Meet your new starting flanker, at least until the previous starting flanker gets the hint.
Skip Holtz released his post-spring practice depth chart on Friday. There weren't too many changes from the one that came out a couple of weeks ago, but the one spot that had me scratching my head was at flanker. Instead of Sterling Griffin being listed as the #1 at that position, converted defensive back Terrence Mitchell was the new starter.
Greg Auman says this is a "send a message move" and he's right. I mean, this isn't even a subtle message being sent. This is a message in 72-point bright red block letters, sealed in an envelope and delivered right to Sterling Griffin's front door by express courier with a signature required. Instead of putting, say, Deonte Welch at the flanker, or Joel Miller or someone else with experience, the coaches put T-Rex there. Mitchell has never caught a pass in a college game and has a total of two offensive touches to his name. Not to mention that Mitchell is listed at a puny 157 pounds, and might literally break in half on a hard hit over the middle. It's hard to imagine how someone that small would survive as an outside receiver.
I'm figuring that Lindsey Lamar and Mitchell will eventually split time as the slot receiver. The two of them are so similar -- they're about the same size, they've both been converted to receiver, they're both speedy, sure-handed, and hard to get a clean hit on (unless you're Clemson and you body-slam them), they even both run back kicks. Making them interchangeable gives them a better shot of staying healthy and keeps them fresh to continue being difference-makers on special teams. Especially Lamar, who is the first player in USF history to return two kickoffs for touchdowns.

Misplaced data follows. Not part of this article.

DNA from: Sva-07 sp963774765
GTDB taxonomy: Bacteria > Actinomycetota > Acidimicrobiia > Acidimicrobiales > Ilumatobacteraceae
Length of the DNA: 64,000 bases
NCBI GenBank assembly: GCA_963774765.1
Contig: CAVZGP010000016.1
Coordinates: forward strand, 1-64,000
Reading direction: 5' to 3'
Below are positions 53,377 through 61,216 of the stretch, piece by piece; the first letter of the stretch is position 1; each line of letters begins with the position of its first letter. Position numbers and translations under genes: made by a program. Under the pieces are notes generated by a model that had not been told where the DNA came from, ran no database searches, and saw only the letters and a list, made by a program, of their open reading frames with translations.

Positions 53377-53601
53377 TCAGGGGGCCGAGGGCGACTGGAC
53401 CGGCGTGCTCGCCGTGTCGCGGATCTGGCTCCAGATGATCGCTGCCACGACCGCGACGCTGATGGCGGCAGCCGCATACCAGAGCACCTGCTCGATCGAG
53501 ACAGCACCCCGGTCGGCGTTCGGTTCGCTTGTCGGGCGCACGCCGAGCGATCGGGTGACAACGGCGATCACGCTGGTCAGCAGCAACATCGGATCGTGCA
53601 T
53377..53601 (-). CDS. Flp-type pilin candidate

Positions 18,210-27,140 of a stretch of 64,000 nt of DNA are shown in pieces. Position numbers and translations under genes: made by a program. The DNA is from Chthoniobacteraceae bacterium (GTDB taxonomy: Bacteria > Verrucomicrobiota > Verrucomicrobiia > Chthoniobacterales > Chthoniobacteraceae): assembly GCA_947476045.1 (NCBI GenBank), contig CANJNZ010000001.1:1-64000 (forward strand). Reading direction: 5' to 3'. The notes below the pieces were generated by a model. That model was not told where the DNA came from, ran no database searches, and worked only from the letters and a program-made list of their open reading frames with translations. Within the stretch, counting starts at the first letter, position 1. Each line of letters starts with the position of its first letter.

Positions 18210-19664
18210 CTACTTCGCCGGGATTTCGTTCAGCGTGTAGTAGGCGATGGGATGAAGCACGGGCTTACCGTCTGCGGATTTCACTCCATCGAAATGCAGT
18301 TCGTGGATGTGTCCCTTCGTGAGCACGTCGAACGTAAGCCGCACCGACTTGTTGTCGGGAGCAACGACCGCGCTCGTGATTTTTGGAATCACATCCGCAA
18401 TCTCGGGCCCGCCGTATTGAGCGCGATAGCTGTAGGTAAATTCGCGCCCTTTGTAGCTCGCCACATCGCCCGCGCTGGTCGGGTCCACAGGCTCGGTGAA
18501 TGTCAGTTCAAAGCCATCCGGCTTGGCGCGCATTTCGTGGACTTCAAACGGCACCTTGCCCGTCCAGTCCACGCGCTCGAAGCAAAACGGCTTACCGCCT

Back to Griffin -- not only is he behind T-Rex, but then they don't even list him as the clear #2 flanker. He's in a tie with wee Derrick Hopkins, who also has very little experience and is the smallest player on the team (5'5" and 155 pounds). I know Griffin dropped a few passes in spring, but wow. That might even be a case where the message is so unsubtle that it becomes an outright diss.*
A few other moves after the jump.
(* - Does anyone still say "diss"? I'm kind of old and not totally up on my lingo.)
-- Very mildly surprised that Bobby Eveld is still the #2 quarterback after he had such a rough time in the scrimmages. But then again, he does have experience and Matt Floyd doesn't.
-- Demetris Murray still hanging on to the top spot at running back.
-- As Auman points out, the way the linebackers are eventually slotted will be interesting. The first depth chart had Sam Barrington as the "sam" linebacker; now he's starting at MLB, which may be possible because Reshard Clett has moved up to be the starter at "sam." Curtis Weatherspoon was backing up Devekeyan Lattimore at the "will" outside linebacker, but now he's the backup at "sam." Michael Lanaris and Mike Jeune are still in there too. Either this is a good, interchangeable group at the linebacker position, or it's chaos.
-- Spencer Boyd finally cracks the two-deep, sort of. He's listed as an "or" with walk-on Ernie Tabuteau at cornerback. While we're here, I put this in a story for SB Tampa Bay, but here again is the story of how Tabuteau was discovered:
Former strength coach Ronnie McKeefery discovered him, as Tabuteau was dating a USF track athlete and hung out around the weight room. McKeefery worked him out, checked his 40 time, vertical leap, etc. "I talked to the kid, got his highlight tape off YouTube, watched it," (defensive backs coach Rick) Smith said. "I tried to get him in the program that day. Coach (Holtz) wouldn't let me do that. He went through all the process. He's really going to be good."
-- Anthony Hill, now a 293-pound backup defensive end.
-- Finally, take a look at the offensive skill positions. Except for the slot receiver, which is missing Lindsey Lamar anyway, and A.J. Love, who I still think has a semi-reserved place as a starting receiver when he's healthy, there are no seniors at QB, running back, or wide receiver. Barring some explosion of a season that prompts one of them to leave early, nearly all of this year's offensive contributors are going to be back in 2012. It's hard not to get excited about that potential.